Are you going through a sales slump? No matter how hard you try, you can’t seem to close a deal? Here is how it starts, and six steps to break out of it.
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***Video Script ***
At some point, every salesperson goes through a slump. One month you seem to close every deal in sight, and then the next month you go ice cold. No matter how hard you try, you can’t seem to close a deal.
You start questioning your skills and abilities. You over-focus on your recent failures. And the pressure you feel skyrockets as you miss your sales goals.
How Slumps Start
Sales slumps typically start by chance, a few blown deals or plain bad luck. The odds are that these lost deals are the result of “randomness,” rather than some change in the economy, competitive landscape, or anything you are doing differently. Think of a great professional baseball player who has a .300 batting average for a particular season. Let’s say he hits .400 one month, that means he may also have another month where he only hits .200.
Humans are often unaware of the existence of randomness. We tend to explain random outcomes as non-random, looking for explanations even when there are none (see Nassim Talib’s great book Fooled by Randomness). For the sales rep, this can mean blaming external forces—e.g., it’s the economy, the customers aren’t buying anymore, or the rep’s products are too expensive or not competitive. Sales reps in a slump may also internalize the problem causing them to lose self-confidence. That bad mindset can then stick with the rep, turning a minor blip into a self-perpetuating sales slump.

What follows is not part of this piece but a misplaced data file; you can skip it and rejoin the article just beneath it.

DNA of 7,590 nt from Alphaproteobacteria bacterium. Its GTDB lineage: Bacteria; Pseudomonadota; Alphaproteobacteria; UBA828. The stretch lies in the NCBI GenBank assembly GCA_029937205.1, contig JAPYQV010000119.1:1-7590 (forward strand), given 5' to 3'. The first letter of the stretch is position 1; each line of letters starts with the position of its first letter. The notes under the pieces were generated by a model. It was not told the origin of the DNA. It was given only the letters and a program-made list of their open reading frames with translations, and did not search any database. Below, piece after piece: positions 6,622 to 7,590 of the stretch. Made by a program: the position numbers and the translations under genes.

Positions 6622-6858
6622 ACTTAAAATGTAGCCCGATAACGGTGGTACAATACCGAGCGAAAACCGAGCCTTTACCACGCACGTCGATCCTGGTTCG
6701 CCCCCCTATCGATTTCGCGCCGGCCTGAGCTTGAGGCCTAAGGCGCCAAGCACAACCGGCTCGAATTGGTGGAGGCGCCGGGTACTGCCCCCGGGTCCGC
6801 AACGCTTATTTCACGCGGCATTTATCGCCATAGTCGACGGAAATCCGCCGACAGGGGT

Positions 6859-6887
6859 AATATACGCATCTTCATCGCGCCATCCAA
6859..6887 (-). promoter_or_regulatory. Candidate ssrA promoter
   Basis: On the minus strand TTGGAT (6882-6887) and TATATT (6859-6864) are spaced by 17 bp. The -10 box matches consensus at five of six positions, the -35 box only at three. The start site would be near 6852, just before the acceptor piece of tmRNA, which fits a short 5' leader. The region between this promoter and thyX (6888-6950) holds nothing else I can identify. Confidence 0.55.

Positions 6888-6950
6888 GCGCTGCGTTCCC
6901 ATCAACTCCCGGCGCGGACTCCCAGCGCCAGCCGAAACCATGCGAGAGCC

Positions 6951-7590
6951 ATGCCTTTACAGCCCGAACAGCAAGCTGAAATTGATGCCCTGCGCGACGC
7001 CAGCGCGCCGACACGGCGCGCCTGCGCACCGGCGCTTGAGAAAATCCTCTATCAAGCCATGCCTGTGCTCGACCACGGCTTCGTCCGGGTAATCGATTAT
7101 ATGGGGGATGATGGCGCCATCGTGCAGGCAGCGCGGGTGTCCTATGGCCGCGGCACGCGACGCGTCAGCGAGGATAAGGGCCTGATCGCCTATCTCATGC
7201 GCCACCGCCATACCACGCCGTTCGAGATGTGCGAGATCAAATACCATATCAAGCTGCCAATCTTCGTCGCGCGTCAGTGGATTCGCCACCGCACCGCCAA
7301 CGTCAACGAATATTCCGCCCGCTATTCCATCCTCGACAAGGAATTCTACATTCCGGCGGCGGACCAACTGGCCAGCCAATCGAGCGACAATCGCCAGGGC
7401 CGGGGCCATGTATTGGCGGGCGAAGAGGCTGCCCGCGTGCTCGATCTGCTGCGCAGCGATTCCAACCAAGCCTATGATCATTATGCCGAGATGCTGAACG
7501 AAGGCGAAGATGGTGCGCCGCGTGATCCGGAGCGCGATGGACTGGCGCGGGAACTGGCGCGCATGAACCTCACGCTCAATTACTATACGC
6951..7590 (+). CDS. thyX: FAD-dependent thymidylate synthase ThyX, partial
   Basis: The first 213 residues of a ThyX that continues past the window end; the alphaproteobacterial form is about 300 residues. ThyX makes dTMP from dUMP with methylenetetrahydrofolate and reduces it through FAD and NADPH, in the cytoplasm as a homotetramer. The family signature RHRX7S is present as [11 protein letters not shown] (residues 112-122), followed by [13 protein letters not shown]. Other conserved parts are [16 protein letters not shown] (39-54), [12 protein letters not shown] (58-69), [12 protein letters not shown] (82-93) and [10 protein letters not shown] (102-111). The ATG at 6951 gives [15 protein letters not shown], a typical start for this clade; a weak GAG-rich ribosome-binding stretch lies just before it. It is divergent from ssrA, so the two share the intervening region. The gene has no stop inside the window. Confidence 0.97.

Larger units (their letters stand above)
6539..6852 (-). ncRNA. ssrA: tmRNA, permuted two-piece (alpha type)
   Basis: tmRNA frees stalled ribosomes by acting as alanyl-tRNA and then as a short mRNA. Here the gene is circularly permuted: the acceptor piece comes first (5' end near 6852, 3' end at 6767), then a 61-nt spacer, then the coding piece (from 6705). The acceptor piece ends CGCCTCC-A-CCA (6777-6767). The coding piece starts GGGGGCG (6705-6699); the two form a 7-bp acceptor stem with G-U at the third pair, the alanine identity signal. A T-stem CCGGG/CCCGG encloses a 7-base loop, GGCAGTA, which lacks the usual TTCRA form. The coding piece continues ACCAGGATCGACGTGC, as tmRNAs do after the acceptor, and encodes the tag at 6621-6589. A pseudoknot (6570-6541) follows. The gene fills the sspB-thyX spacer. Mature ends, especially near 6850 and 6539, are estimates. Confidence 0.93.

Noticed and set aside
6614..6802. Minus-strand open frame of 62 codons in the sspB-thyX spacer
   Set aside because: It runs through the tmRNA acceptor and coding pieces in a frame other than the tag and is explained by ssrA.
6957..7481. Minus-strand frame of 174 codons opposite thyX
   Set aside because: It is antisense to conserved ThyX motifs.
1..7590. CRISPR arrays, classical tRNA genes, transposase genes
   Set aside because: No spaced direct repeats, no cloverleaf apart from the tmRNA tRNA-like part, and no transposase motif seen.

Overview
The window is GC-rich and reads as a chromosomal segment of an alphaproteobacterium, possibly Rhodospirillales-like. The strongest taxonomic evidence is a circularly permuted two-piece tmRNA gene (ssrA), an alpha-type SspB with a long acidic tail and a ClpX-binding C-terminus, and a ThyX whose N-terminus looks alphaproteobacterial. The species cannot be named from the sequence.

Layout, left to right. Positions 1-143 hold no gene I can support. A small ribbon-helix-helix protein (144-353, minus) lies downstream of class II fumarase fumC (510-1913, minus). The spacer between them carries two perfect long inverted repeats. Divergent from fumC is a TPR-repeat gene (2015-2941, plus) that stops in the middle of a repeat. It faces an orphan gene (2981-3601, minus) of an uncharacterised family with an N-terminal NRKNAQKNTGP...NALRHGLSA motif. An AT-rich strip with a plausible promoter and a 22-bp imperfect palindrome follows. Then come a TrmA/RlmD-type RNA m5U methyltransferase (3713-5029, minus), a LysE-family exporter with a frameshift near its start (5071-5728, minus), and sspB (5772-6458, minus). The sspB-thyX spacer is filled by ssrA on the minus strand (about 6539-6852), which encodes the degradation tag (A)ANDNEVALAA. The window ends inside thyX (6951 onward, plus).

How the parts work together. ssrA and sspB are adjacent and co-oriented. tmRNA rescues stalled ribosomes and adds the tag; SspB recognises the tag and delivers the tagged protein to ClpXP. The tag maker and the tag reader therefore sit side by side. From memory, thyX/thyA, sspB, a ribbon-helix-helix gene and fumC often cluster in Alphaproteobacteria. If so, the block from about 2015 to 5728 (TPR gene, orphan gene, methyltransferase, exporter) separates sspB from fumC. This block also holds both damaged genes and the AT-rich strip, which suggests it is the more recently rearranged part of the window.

Breaking Out of a Slump
So, what can you do if you find yourself in a slump? Avoid blaming external factors and look to behaviors that are within your control:
- Don’t panic and press too hard. This will cause you to emphasize your needs (i.e., closing this deal!) over your customer’s needs. The only surefire secret to long-term sales success is a laser-like focus on your customer’s needs.
- Do a post-call analysis of your last few deals. Often lost deals have simple explanations. Make sure you are executing selling fundamentals. Are you properly qualifying your opportunities? To what extent were you spending too much time with unqualified (or un-empowered) buyers? Were you selling the decision-maker or too low in the organization? Did you uncover significant problems or concerns and then explore the impact of those problems with the buyers? How well did you connect the buyer’s need to your solution?
- Grow your sales pipeline. Nothing cures a sales slump faster than a robust sales pipeline. Having more sales opportunities will boost your confidence and increase your odds of closing deals. If you find yourself in a sales slump, block out more dedicated prospecting time in your schedule.
- Call existing customers. Researchers have consistently found that sales professionals have a much higher success rate selling to existing customers than to cold leads. Often the success rate is 3-4 times higher, depending on the industry. So, check your list of existing and past customers. Who can you call who you haven’t talked to recently?
- Don’t go it alone. Ask your manager to give you more coaching time. That means having your manager observe you on sales calls and provide you with coaching feedback. The evidence for the benefits of coaching is compelling. According to research, (see our Sales Management Research Report) Sales reps who received more coaching time from their managers have better selling skills and higher quota attainment.
- Be tough. Breaking out of a sales slump means being mentally tough, staying positive, and having confidence in your skills and abilities. You need to stick with the approach that has worked for you before.
Losing a few deals is not a slump. However, how you mentally manage to lose a few deals will determine whether you get into a slump. Feeling sorry for yourself when you’re in a slump can become a habit, starting a vicious downward cycle that’s hard to break. Just like professional baseball players, you must be able to control your emotions and ride out the highs and lows.
About Norman Behar